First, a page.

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NIU PROMISE Scholars program impresses National Science Foundation

September 30, 2014

Logo of the National Science Foundation (NSF)NIU’s PROMISE Scholars Program presented highlights of the program’s progress to a National Science Foundation review team in the spring.

All award recipients are required during their third-year review in Washington, D.C., to present their progress.

Funded in 2011 by a five-year, $2 million grant from the NSF, the “Providing Resources and Opportunity to Maximize Interest in STEM Education” program encourages students across campus to declare or persist in a science, technology, engineering or math (STEM) major at NIU.

The program focuses on five components:

  • a summer pre-college math program;
  • a STEM learning community of students enrolled in TECH 294 and UNIV 101;
  • researched peer opportunities with faculty and students;
  • career readiness or graduate school preparation for STEM majors; and
  • faculty adoption of best practices in STEM education.

Reviewers from the NSF noted several program strengths in DeKalb.

Seventy percent of the students in the first three PROMISE cohorts are underrepresented students in STEM, boasting a retention rate higher than similarly situated students.

Multiple offices coordinate to provide coherent services for STEM students. Collaboration spans the Office of the Provost, the College of Liberal Arts and Sciences, the College of Engineering and Engineering Technology, the CHANCE Program, the Office of Student Engagement and Experiential Learning, the Academic Advising Center and Career Services.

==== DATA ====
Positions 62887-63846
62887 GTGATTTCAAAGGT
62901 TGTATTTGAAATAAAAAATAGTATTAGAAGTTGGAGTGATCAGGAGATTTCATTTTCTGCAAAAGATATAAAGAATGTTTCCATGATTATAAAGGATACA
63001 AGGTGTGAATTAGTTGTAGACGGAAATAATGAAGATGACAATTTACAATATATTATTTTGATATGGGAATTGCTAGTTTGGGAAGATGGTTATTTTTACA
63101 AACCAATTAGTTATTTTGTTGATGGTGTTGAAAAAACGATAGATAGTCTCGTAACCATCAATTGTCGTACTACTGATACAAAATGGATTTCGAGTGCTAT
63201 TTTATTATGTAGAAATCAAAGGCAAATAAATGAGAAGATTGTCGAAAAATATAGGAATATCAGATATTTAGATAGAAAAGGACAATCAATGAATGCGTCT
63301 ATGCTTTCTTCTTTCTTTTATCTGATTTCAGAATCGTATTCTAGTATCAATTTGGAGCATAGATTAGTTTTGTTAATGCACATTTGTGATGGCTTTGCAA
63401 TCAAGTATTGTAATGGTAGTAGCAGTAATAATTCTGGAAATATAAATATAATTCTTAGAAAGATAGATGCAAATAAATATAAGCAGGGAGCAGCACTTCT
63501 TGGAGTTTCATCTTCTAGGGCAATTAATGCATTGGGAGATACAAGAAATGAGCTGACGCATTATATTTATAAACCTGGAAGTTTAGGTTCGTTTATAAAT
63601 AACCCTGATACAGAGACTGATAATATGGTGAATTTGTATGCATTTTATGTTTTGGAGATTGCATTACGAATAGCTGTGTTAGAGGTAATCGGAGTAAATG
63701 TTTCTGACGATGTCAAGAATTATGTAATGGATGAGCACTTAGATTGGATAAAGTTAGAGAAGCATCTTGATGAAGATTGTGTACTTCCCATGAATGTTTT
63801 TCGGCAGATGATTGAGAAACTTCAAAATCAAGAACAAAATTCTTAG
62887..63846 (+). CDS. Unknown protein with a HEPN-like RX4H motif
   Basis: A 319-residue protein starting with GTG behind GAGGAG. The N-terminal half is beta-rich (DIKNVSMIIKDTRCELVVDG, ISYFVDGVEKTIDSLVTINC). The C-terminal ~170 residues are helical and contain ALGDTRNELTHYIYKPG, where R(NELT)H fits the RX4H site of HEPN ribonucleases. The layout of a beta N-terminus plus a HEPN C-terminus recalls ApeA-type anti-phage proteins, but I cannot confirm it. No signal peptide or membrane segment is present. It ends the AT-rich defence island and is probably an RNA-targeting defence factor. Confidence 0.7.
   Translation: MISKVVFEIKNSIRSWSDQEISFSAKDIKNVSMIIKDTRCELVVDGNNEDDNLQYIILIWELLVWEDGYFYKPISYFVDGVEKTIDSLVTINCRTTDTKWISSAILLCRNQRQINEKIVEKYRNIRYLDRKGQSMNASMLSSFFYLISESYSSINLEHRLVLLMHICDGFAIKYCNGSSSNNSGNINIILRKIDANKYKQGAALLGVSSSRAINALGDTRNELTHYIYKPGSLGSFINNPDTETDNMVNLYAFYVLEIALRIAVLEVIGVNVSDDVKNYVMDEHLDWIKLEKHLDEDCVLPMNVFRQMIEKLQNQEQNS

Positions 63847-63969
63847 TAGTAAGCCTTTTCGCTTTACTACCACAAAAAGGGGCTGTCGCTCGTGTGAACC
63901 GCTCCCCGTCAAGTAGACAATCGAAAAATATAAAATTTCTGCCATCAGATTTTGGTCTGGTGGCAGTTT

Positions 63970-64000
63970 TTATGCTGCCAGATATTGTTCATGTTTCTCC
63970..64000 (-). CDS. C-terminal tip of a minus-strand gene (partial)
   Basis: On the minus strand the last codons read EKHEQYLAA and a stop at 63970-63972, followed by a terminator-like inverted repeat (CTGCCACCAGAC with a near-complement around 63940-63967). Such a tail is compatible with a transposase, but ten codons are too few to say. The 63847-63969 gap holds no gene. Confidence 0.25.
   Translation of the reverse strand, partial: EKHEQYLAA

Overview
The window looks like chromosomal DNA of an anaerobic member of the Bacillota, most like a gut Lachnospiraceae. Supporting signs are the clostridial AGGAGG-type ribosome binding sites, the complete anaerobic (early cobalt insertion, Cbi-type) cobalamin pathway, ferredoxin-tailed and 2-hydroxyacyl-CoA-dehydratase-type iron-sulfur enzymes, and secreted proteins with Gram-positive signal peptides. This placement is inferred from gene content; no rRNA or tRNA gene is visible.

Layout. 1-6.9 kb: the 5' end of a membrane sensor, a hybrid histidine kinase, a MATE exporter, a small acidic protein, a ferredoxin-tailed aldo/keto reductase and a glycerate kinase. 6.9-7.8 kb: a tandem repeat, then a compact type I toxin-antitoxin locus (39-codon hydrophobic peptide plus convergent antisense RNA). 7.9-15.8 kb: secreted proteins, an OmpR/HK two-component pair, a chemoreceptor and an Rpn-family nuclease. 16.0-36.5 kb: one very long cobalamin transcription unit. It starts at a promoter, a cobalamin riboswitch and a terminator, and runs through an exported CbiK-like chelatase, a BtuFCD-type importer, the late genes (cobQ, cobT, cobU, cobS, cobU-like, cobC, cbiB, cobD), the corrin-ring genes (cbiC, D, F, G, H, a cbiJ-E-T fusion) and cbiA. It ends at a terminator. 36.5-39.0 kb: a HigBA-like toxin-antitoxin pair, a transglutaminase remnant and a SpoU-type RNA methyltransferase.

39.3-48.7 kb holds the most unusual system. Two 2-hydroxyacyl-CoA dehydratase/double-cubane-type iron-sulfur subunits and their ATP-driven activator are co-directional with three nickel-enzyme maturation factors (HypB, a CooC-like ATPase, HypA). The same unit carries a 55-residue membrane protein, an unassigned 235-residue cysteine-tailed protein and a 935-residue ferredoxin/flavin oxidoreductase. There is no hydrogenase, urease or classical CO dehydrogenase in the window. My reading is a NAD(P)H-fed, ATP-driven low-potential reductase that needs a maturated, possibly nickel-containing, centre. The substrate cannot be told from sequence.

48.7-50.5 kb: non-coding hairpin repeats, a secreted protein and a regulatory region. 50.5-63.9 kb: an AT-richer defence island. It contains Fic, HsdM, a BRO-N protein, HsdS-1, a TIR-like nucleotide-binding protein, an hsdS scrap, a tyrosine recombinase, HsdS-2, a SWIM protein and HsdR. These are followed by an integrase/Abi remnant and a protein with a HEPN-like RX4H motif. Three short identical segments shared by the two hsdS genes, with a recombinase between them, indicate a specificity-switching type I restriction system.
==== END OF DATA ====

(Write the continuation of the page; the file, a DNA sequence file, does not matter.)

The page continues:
Denise R. Hayman

Denise R. Hayman

Students are engaged with industry partners such as Fermilab, Alcatel Lucent, Motorola and Boeing. Undergraduates also are involved in research with NIU faculty.

Freshmen retention of the 2012 cohort impressively outpaced its comparison group, 91 percent versus 84 percent, and rose for the 2013 cohort: 95 percent versus 86 percent.

The panel encouraged NIU to continue drop-in tutoring offered to students in the PROMISE and CHANCE office space and incorporating PROMISE into the campus climate and culture to enhance sustainability.

During the coming academic year, the program is planning new initiatives such as “Take a STEM Professor to Lunch,” a STEM Peer Mentoring Program and a 2015 “Advancing STEM Education: Priming the Pump” conference. The 2014 conference featured Joan Robinson-Berry, vice president for Boeing and among the most prominent African-American female executives in technology, as the keynote speaker.

PROMISE is the first NSF STEP awarded of its kind to NIU, resulting from the support of the deans of the colleges of Engineering and Engineering Technology and Liberal Arts and Science; the McKinley “Deacon” Davis CHANCE Program, the Academic Advising Center and Career Services.

For more information, call (815) 753-9222 or email [email protected].